As we have done with the Vineyard Power application, you can extend your data into Google Maps, Bing, and OpenLayers and build both web and mobile applications.  The API is also compatible with the ArcGIS Server Open Geoservices REST specification which allows you to use all of the infrastructure, web applications, mobile applications, and web APIs with your Cloud hosted data.

Arc2Earth Cloud Services is built on Google App engine which is designed for automatic and instant scalability along with the reliability, performance, and security of Google’s infrastructure.  Storage costs are dramatically reduced due to the cost efficient hosting provided by Google App engine.  You only pay for the CPU/Bandwidth/Storage that you use.

Creating and Using an Arc2Earth Cloud Service
Before you can begin using Arc2Earth Cloud Services you’ll first need to create an instance which is hosted by Google App Engine.  This article from Arc2Earth fully describes this process.

After creating an Arc2Earth Cloud instance you can then start creating Tilesets and uploading vector layers.  You can then manage your instance through the interface as seen below.  Here you see a listing of tilesets that have been loaded for a cloud instance.

Clicking a particular tileset will display additional information including a display of the data on a Google basemap.

The Arc2Earth Cloud Services REST API

All data uploaded to an Arc2Earth Cloud instance is accessible through a standard REST API which exposes several APIs including the following:

Datasource API – Read/Write access to vector data using industry data standards

Tileset API – Read/Write access to all tile caches

Static Map API – All tilesets have built in support for combining multiple tilesets on the server to create a single static image.

Vineyard Power published several dozen layers as individual tile caches to their unique Arc2Earth Cloud.  We then used the Tileset API to access the various tiles that had been published to the Cloud and display them in a Google Maps application.    In addition to using the Tileset API and the Google Maps API we also took advantage of the Dojo JavaScript framework to create the user interface and handle browser differences.  Dojo widgets including the TabContainer and Tree were used to handle the display of various tilesets in the map viewer.  We also created a custom base map layer for Google Maps using a NOAA tileset that was uploaded to the Arc2Earth Cloud.  See the figure below.

Programming with the Tileset API
As I mentioned earlier in the article we only used the Tileset API for this particular application since we were dealing with tilesets.  In future articles we’ll explore the Datasource API and Static Map API and the capabilities of each, but for now we’ll concentrate on the Tileset API.

With the Tileset API you can get a list of all tilesets for a Cloud instance, get an individual tileset, add a new tilset, delete a tileset, and bulk uploaded tiles.  You can view the documentation for the Tileset API.

In the Vineyard Power application which functions solely as a map viewer the only thing we’re interested in doing is accessing tilesets from the Cloud instance.  The tileset that we access depends upon the layer that has been clicked in the table of contents.  Map tiles can be accessed using either the Google Maps or Microsoft Bing naming conventions as seen below.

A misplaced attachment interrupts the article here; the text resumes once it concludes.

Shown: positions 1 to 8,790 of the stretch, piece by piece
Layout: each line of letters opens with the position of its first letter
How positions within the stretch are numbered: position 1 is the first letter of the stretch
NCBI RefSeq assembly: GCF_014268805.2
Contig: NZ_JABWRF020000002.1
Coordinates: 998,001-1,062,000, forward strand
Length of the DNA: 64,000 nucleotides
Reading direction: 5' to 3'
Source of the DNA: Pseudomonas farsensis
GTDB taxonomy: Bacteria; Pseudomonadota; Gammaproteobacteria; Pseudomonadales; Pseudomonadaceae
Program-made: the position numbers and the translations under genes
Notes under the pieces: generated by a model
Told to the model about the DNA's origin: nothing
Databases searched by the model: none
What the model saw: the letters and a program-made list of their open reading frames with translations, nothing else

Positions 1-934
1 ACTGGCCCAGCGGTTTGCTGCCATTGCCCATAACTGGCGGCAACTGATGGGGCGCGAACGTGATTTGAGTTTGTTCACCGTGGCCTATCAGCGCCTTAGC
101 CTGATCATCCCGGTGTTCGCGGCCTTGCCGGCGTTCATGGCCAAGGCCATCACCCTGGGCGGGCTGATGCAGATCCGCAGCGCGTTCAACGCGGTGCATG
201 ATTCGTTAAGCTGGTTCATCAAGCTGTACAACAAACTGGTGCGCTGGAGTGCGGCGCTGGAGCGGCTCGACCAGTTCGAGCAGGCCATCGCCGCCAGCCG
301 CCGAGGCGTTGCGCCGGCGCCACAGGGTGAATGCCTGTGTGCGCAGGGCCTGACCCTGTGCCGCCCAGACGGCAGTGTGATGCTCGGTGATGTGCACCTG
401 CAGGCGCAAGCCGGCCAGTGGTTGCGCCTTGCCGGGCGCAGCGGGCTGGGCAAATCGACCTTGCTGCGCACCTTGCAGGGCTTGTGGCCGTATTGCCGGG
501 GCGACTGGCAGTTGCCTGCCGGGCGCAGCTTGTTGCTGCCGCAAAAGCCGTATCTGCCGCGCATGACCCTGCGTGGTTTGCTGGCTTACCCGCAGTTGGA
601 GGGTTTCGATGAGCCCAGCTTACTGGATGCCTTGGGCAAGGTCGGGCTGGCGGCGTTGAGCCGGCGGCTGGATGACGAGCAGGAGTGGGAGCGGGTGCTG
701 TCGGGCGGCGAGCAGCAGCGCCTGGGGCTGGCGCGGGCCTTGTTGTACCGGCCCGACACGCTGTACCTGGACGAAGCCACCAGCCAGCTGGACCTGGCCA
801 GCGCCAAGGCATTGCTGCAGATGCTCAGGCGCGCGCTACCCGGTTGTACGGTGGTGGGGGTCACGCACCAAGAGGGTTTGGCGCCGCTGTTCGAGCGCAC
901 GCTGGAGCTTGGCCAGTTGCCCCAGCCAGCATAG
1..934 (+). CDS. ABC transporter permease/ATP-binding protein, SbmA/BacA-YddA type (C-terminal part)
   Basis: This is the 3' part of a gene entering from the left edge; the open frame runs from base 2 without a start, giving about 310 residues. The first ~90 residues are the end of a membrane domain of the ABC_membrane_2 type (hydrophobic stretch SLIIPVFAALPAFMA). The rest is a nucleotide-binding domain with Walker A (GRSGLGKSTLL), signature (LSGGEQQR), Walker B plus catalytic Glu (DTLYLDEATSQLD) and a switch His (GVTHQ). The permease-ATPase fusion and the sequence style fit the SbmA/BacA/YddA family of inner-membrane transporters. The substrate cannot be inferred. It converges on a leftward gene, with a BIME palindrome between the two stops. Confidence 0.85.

We used the Google Maps naming convention along with the ImageMapType class from the Google Maps API v3 to add a tileset to the map.  A code example is provided below.  The ImageMapType class is provided for rendering image tiles such as the ones stored in our Arc2Earth Cloud instance.  This class takes a parameter of type ImageMapTypeOptions which is used to set various properties of the new ImageMapType including the Url (getTileUrl) to the tileset, tilesize, if the image is a PNG, transparency value (opacity) and others.  Once these parameters are set we simply call the ‘push’ method on map.overlayMapTypes to push the tileset into the Google Maps display.

There was a lot of additional code that we implemented in the application to create the tree and tab structures, layout the application, clear the layers, and add a NOAA basemap, but the primary purpose of the application was to display tilesets on a Google Maps base layer and this is pretty easy to accomplish using the Tileset API for Arc2Earth Cloud Services.  In future posts we’ll take a look at other functionality provided by the Tileset API along with the Datasource API and Static Map API.

GeoSpatial Training Services is an authorized reseller of Arc2Earth and a Google Maps Qualified Developer.

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2011 Schedule of Instructor Led Courses (1st Quarter)

Posted on January 5, 2011. Filed under: AGIS Server API for Flex, ArcGIS Server, ESRI, Geoprocessing, GeoSpatial Training Services, JavaScript, Python |

Here is our schedule of instructor led courses for January-March 2011 in both web based and traditional face to face formats.

Mastering the ArcGIS Server JavaScript API
Web Based
January 10th – February 18th
Still 5 Seats Available

Programming the ArcGIS Server API for Flex
Web Based
January 10th – February 18th

ArcGIS Server Bootcamp
Web Based
February 14th – March 18th
$715 when you register by January 15th

GIS Programming 101 for ArcGIS 10
Web Based
February 21st – March 18th
$567 when you register by January 15th

GIS Programming 101 for ArcGIS 10
Traditional Face to Face
February 7th – February 9th
Keck & Wood Headquarters
Duluth, Georgia
More Information
Click here to register

This last one is in May but it’s already on the calendar so we’re including it as well.

GIS Programming 101 for ArcGIS 10
Traditional Face to Face
May 23rd – May 25th
King County GIS Center
Seattle, WA
Contact sales at for more information on this session or to register.